Fr. Pierre Raphael
In your gracious note (above) opening our web excerpts presentation of your book Inside Rikers Island, you thank NYCHS for putting your words into cyberspace. Rather, we express our thanks to you: for writing this excellent and deeply moving account of your Rikers chaplaincy, and for allowing us to share extensive portions of it with visitors to our web site.
Additionally, we are indebted to you and Sister Simone, Abraham House co-founder, for making available to us early newsletters and brochures from its development and for allowing myself and my fellow correction history colleague Gerald Schultz to tour your facility and interview you both on camera about it. I plan to add to our Abraham House history web pages some images and audio from that video tape.
Taking off both my hat as the retired but still active director of histroical services for NYC DOC and my hat as NYCHS general secretary/ webmaster, and speaking solely as one student of correction history, I thank you and all associated with Abraham House for raising and maintaining this relatively rare ray of hope in the otherwise dark and gloomy prospect emerging from the annals of penology.
For me personally, Abraham House underscores a point evident from my own readings of correctional history: that "offender rehabilitation" programs in big institutions (while worth undertaking for many reasons, including society's own need to retain its humane values) seem to work there not as well as programs carried out in smaller, home-like residences that create a sense of extended family or community.
The huge institution tends, despite some enlightened efforts to ameliorate the effect, to depersonalize and "numb" the individual inmate whereas the shared residence approach -- whether called a home, a house or a cottage -- provides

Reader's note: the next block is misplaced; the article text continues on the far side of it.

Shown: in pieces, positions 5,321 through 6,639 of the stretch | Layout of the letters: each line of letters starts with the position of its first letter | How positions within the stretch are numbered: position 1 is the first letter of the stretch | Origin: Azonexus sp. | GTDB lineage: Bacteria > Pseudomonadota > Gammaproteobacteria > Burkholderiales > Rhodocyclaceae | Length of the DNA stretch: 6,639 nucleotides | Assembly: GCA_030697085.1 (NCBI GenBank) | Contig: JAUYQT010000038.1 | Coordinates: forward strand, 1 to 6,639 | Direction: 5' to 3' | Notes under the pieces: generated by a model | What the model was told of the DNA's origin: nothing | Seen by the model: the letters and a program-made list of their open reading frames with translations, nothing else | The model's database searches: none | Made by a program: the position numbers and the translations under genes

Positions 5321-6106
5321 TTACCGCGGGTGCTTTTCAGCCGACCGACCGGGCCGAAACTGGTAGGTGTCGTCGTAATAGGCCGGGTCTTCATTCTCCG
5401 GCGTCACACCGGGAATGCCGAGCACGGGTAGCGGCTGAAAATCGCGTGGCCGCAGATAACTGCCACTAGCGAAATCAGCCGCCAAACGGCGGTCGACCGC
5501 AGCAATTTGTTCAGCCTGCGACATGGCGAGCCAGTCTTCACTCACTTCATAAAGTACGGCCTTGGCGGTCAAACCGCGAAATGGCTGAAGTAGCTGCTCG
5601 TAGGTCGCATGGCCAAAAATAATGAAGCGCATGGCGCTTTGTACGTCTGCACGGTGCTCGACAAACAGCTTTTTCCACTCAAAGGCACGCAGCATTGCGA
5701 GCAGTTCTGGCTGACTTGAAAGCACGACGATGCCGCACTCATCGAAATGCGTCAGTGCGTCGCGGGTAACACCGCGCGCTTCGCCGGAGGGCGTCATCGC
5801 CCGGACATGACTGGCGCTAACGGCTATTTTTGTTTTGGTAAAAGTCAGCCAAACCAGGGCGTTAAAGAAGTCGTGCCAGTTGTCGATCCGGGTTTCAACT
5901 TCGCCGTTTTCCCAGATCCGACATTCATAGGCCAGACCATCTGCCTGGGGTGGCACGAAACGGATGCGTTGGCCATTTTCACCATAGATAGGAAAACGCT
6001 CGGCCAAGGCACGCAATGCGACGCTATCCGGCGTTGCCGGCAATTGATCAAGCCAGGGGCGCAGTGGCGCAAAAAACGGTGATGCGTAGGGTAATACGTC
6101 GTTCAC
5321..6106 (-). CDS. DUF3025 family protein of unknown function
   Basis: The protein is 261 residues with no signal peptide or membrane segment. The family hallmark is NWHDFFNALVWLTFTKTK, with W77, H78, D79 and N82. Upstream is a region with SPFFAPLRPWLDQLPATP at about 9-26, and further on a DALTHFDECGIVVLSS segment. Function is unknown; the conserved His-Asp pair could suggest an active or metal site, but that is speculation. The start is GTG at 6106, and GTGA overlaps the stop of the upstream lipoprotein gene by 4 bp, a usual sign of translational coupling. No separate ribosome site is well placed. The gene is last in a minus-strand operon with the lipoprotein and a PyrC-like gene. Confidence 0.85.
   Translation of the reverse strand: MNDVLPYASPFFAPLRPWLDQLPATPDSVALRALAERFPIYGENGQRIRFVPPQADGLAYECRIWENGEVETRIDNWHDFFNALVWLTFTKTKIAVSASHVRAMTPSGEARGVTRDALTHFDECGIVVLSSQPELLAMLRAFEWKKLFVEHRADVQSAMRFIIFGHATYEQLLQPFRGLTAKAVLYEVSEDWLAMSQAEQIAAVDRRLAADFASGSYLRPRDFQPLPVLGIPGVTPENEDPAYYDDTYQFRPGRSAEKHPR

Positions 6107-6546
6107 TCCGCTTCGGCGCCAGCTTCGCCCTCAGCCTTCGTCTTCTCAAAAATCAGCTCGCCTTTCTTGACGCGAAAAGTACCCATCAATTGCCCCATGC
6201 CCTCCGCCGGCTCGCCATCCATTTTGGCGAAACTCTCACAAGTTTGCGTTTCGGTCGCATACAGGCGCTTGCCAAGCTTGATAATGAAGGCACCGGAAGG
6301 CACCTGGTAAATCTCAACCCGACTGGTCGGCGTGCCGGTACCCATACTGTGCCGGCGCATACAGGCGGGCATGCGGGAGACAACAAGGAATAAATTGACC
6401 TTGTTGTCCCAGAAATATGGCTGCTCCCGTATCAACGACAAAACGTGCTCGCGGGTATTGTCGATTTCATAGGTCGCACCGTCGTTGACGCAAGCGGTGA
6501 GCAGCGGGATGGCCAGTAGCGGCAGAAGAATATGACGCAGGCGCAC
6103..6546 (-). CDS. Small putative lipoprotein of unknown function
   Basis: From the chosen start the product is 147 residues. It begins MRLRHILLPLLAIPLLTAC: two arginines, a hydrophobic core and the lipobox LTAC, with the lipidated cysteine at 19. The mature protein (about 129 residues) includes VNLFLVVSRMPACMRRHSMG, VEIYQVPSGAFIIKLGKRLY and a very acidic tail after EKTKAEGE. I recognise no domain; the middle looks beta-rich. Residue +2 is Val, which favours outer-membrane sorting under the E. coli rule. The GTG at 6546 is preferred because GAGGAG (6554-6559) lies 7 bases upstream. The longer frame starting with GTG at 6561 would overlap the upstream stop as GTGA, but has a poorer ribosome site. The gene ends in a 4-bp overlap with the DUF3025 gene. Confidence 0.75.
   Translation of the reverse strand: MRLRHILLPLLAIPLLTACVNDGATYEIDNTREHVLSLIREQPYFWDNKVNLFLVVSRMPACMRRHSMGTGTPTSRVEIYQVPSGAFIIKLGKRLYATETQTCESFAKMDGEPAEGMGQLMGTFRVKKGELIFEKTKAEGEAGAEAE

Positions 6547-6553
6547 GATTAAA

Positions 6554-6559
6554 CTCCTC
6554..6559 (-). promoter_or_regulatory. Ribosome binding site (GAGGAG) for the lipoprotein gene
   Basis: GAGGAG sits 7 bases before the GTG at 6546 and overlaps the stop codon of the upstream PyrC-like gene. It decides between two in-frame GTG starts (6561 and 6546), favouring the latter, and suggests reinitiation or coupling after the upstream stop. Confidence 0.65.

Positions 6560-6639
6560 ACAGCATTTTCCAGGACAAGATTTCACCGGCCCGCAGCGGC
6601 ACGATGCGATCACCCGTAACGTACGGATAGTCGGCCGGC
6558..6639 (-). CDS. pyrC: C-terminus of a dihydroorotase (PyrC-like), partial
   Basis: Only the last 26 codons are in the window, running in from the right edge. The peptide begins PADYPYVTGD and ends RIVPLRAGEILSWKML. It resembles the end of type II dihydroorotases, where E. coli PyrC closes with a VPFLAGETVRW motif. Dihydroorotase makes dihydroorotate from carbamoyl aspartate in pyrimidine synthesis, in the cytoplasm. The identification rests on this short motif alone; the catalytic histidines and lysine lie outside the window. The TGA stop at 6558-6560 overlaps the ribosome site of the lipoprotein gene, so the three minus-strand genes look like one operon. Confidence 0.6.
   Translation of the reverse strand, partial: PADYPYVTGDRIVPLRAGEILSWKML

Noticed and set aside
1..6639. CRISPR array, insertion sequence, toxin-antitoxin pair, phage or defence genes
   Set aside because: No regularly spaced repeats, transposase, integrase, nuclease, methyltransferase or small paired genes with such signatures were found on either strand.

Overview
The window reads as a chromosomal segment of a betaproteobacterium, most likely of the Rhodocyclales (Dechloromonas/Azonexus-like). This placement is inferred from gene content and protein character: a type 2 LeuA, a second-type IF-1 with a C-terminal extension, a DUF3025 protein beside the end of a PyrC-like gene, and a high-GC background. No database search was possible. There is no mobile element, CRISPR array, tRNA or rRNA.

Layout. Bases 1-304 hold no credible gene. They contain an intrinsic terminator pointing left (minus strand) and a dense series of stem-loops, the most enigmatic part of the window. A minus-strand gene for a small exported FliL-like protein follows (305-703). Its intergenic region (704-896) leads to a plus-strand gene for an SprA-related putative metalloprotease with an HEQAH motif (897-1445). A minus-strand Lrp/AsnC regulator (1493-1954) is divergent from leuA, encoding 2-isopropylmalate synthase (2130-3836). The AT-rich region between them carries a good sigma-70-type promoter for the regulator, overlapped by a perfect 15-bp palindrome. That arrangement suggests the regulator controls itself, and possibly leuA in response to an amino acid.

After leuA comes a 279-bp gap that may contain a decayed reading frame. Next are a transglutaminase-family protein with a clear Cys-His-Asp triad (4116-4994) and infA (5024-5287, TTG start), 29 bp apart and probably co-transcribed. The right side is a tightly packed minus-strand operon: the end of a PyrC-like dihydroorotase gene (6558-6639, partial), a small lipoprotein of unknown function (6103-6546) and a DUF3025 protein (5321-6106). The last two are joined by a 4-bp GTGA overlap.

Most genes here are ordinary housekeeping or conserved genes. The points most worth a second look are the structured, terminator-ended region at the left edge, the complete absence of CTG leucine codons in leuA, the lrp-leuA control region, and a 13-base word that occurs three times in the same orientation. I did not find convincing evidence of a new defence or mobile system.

the interpersonal supports and encouragements, from both real family and residence "family," that an offender seems to need to grow as a person, to see others as persons too, and to change his life around accordingly.
A common characteristic of historic rehabilitation innovations to ameliorate the large institution's numbing effect -- for example, the "squads" in the early days at Elmira Reformatory, the "cottages" in the early days at Bedford Hills, the early Mutual Welfare Leagues of Thomas Mott Osborne, the athletic teams of Sing Sing Warden Lewis E. Lawes, et al -- appears to be some attempt at creating a sense of family or community.
I view Abraham House as fitting in this heroic but all too thin historic line of alternatives to the near-inevitable impersonalization of massive institutions of incarceration.
So I personally thank you because your Abraham House and its continued operation have made my studying correction history less discouraging.
The ultimate prison is despair but Abraham House is all about hope. That is why it is so liberating, not only for its residents but for the rest of us as well.